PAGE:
Over the last few weeks I have been talking with Y1 students about using images to support learning and with Y2 students about choosing and using images to make a ThingLink. One important aspect of this has been to consider the need to respect the intellectual property of others – the artists, designers and photographers who make images that we might use in teaching and learning.
In academic work we have ways of recognising the ideas and intellectual property of others through citation and referencing. In the School of Education at the University of Northampton we used the Harvard Guide in our work. Examples of how to cite and reference images are in the guide for students to use in their assignments. Here’s an example:
Example: in text citation
The above image highlights the role of religious orders in fighting racism across the world (Colombage, 2013).
Colombage, D.  Clergy in support. Flickr [online]. Available from: http://www.flickr.com/photos/dinouk/8691920424/ [Accessed 23 March 2013].”
(Library and Learning Services, 2013, p26)
But what about the resources used in school? It’s all to easy to find and save images from the Internet, take screenshots or use the snipping tool without thinking about whether this is moral, ethical or legal. April 26th was World Intellectual Property Day and the issues of respecting intellectual property and valuing copyright with young people are explored here.on the Into Film blog. The author, Rooney (2016, screen 1) reminds us that we have a role in preparing pupils for the responsible use of digital content. Anderson (2015) also explores this issue from the perspective of teachers’ use of the images of others. You can read his blog post here:
It contains some very useful advice and resources.
One of the aims of the programme of Study for computing in the national curriculum requires that we teach pupils to be: “responsible, competent, confident and creative users of information and communication technology” (DfE, 2014, p217).
In key Stage 1:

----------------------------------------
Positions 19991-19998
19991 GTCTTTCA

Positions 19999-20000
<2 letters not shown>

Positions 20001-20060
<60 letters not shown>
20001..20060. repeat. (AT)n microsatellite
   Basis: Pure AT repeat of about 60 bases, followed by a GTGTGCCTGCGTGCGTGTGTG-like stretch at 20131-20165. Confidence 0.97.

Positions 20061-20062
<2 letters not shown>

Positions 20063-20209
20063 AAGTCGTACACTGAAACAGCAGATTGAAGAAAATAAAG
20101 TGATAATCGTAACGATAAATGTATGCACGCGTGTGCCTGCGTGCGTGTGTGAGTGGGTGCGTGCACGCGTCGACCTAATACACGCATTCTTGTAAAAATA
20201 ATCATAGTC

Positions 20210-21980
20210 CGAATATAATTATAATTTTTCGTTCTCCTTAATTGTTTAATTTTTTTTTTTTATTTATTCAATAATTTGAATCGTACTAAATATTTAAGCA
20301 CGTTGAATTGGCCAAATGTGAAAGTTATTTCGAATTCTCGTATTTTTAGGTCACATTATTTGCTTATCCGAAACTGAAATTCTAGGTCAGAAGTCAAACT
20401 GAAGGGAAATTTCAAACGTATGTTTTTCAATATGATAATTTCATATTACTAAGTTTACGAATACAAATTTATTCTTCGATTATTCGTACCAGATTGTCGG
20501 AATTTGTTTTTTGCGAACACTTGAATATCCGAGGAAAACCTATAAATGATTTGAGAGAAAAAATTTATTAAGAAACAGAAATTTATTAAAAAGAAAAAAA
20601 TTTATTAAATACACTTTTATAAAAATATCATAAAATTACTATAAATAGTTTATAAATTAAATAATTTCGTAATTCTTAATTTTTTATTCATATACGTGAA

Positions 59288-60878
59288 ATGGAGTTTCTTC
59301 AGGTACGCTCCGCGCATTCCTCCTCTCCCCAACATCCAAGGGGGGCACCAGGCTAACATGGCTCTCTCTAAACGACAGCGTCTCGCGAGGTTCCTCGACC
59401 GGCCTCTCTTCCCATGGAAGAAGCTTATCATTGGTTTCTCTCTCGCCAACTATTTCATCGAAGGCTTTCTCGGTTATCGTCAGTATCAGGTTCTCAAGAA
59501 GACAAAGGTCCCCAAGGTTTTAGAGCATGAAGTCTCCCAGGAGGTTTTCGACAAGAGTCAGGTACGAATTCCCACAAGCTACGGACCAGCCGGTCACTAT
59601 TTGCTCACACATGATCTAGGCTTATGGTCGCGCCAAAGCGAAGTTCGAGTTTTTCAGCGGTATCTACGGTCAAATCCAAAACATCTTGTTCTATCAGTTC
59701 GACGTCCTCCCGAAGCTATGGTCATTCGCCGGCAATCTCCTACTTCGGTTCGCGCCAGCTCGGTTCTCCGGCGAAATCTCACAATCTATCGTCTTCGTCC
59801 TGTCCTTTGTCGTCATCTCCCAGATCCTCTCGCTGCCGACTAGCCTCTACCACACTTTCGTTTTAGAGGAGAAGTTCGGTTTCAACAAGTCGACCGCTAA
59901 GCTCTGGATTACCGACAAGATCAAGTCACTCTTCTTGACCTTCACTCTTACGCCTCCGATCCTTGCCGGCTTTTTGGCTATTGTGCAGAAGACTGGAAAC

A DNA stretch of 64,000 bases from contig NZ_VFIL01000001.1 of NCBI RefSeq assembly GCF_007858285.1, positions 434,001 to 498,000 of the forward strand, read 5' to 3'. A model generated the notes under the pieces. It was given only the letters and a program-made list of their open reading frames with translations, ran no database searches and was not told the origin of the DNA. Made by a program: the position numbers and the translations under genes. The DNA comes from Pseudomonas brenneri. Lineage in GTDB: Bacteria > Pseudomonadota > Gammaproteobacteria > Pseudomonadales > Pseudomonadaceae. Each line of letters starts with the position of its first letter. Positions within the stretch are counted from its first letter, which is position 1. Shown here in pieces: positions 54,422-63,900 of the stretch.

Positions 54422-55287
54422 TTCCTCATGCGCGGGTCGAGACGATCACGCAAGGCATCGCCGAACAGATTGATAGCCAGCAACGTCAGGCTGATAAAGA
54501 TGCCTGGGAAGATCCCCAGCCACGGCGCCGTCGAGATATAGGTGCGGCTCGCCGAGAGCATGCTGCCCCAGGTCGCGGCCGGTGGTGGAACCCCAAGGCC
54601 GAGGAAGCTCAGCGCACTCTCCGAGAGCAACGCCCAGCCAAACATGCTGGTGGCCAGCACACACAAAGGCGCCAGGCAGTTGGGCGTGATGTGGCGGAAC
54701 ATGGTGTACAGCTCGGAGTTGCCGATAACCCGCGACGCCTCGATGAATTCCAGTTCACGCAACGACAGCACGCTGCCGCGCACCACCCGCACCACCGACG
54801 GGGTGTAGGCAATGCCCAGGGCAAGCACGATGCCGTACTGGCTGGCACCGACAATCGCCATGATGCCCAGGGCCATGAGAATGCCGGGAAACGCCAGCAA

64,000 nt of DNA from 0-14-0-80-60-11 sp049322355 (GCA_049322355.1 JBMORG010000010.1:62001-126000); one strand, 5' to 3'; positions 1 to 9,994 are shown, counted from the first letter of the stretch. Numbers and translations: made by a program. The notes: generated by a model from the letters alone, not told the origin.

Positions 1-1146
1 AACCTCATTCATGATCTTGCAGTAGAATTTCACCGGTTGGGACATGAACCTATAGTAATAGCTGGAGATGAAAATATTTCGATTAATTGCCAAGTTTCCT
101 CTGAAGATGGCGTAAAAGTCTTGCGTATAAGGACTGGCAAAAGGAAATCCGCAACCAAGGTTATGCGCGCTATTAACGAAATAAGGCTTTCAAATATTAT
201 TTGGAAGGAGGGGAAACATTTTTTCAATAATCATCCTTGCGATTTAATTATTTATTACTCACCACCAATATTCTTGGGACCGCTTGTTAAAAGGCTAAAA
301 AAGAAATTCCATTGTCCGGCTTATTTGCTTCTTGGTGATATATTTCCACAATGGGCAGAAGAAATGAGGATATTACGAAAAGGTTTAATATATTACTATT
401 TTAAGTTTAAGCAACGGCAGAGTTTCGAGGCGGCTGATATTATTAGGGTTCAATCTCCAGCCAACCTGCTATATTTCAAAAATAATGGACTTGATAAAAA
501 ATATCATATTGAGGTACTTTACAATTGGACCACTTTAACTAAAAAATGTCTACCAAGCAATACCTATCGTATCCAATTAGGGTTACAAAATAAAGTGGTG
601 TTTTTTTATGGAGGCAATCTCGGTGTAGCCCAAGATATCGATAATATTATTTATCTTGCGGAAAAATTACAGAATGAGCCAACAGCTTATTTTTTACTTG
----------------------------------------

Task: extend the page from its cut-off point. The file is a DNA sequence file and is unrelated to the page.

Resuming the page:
“use technology safely and respectfully, keeping personal information private; identify where to go for help and support when they have concerns about content or contact on the internet or other online technologies” (DfE, 2014, p218).
In Key Stage 2:
“use technology safely, respectfully and responsibly; recognise acceptable/unacceptable behaviour; identify a range of ways to report concerns about content and contact” (DfE, 2014, p218).
In Key Stage 3:
“understand a range of ways to use technology safely, respectfully, responsibly and securely, including protecting their online identity and privacy; recognise inappropriate content, contact and conduct and know how to report concerns” (DfE, 2014, p219).
We need to be modelling the responsible use of the material we take from the internet and use to support learning and teaching for ourselves and for our pupils.
Anderson, M. 92015) I worry about teachers who blog. ICT Evangelist. [online] Available from: http://ictevangelist.com/i-worry-about-teachers-who-blog/ [Accessed: 27/04/16].
DfE (2014) National curriculum in England: complete framework for key stages 1 to 4 – for teaching from 1 September 2015 to 31 August 2016. [online] Available from: https://www.gov.uk/government/publications/national-curriculum-in-england-framework-for-key-stages-1-to-4 [Accessed: 27/04/16].
Library and Learning Services. (2013) Harvard Referencing Guide. 5th ed. Northampton: University of Northampton.
Rooney, L. (2016) Respect for IP: Teaching the value of creativity. IntoFilm. [online] Available from:https://www.intofilm.org/news-and-views/articles/respect-for-ip-teaching-value-of-creativity [Accessed: 27/04/16]